To forewarn the fanbase, this is not a release announcement, no major progress to announce at this time.

I’ve been holding my cards close since I came up with these concepts around January of this year but it’s time I layed ‘em on the table.

Fuse 3 (if built) will be a combination Physics + Tweening Engine with 2D + 3D animation & sequencing capabilities.

The idea is that all details are registered with a central class (probably FuseCentral) that monitors and prevents overlap between various handlers during runtime.

From the description of Go it seems pretty flexible and useful with making your own syntax but sometimes flexibility there creates a partitioned platform as syntaxes emerge, but it can also change with the best simple syntax. I think making it pluggable is more important than custom syntax, actually I wish animation kits all used the same syntax. Right now that is the biggest hurdle getting people to switch. Also, syntax that still works in AS2 is a bit attractive such as Tweener and TweenLite so that work in AS2 and AS3 does not hinder maintenance.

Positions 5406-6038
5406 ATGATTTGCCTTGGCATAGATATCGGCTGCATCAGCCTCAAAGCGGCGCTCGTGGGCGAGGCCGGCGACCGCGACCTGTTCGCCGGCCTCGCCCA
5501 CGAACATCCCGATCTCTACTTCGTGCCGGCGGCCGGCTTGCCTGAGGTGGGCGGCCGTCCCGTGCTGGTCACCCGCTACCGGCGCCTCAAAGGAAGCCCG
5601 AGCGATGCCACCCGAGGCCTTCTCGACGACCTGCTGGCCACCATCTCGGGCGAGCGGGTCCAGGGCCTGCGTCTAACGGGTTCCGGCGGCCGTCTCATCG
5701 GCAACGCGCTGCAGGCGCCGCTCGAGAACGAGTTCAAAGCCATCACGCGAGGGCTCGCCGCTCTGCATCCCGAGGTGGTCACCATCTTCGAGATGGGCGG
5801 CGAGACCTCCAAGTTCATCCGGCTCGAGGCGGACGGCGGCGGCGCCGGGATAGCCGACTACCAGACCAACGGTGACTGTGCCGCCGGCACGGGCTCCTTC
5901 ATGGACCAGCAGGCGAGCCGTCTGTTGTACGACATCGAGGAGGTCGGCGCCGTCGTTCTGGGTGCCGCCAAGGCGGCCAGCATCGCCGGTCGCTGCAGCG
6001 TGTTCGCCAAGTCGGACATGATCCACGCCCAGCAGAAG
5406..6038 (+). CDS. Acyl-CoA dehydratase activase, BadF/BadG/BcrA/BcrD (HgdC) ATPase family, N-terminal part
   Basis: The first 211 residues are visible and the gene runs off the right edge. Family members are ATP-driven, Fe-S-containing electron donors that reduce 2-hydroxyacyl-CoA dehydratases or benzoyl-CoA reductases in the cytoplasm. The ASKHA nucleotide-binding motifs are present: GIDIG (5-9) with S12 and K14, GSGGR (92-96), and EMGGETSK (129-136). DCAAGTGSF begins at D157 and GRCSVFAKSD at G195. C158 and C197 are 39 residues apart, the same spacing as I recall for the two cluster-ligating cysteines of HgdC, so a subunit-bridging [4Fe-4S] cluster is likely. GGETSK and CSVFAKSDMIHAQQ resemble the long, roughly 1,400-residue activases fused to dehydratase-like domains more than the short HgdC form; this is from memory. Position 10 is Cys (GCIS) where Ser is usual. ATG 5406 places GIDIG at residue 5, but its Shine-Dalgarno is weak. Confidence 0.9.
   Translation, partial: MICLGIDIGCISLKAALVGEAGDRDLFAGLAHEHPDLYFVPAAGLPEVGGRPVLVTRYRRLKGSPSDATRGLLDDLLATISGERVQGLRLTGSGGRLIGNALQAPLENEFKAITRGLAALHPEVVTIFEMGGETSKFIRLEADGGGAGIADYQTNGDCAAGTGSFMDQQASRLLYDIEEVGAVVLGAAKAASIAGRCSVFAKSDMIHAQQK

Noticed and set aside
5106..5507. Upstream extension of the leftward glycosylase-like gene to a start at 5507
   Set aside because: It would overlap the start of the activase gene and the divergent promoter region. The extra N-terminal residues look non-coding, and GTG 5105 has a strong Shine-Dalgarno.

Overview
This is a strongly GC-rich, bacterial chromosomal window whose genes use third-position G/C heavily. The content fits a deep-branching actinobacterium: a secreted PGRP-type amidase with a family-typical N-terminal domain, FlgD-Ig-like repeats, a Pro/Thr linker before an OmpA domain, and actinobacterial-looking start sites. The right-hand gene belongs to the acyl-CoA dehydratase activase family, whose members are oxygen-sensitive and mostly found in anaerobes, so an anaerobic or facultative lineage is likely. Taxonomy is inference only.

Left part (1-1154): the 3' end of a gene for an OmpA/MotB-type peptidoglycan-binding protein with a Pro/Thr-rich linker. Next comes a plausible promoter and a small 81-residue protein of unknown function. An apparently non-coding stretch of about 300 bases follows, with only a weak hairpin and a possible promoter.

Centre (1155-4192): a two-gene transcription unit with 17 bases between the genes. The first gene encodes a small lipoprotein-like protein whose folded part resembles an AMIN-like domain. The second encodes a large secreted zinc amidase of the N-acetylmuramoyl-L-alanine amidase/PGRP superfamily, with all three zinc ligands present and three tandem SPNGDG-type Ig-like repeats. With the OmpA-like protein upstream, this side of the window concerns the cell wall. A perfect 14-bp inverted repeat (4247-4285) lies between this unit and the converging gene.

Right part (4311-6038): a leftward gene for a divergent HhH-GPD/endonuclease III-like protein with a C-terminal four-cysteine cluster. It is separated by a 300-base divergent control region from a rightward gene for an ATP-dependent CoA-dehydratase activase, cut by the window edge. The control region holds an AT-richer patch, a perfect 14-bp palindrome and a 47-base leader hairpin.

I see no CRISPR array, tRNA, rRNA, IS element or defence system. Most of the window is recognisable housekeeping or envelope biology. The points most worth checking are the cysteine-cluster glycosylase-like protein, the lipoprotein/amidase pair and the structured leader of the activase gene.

I have an idea cooking, now in private beta, called Go. I will be posting shortly with some background information on what led me to this approach, but right away let me share the concept and architecture with you.

  • Go is a lightweight – around 4k – portable set of base classes for creating your own AS3 animation tools.
  • Go provides an agile, purposeful architecture that is highly extensible.
  • Go is not a does-it-all Kit (a la Fuse), but such a kit can be built using Go. If Fuse was a vending machine, this is more like a knife and a pan and a way to cook for yourself.
  • Go does not require special syntax to use. You can instead, design your own.
  • Go’s engine is efficient, capable of processing a jaw-dropping 10-20,000 individual animations on a typical system. (Disclaimer: it remains to be seen how Go will perform in a real-world setting.)
  • Go is designed to encourage developers to use tweening, physics and 3D together.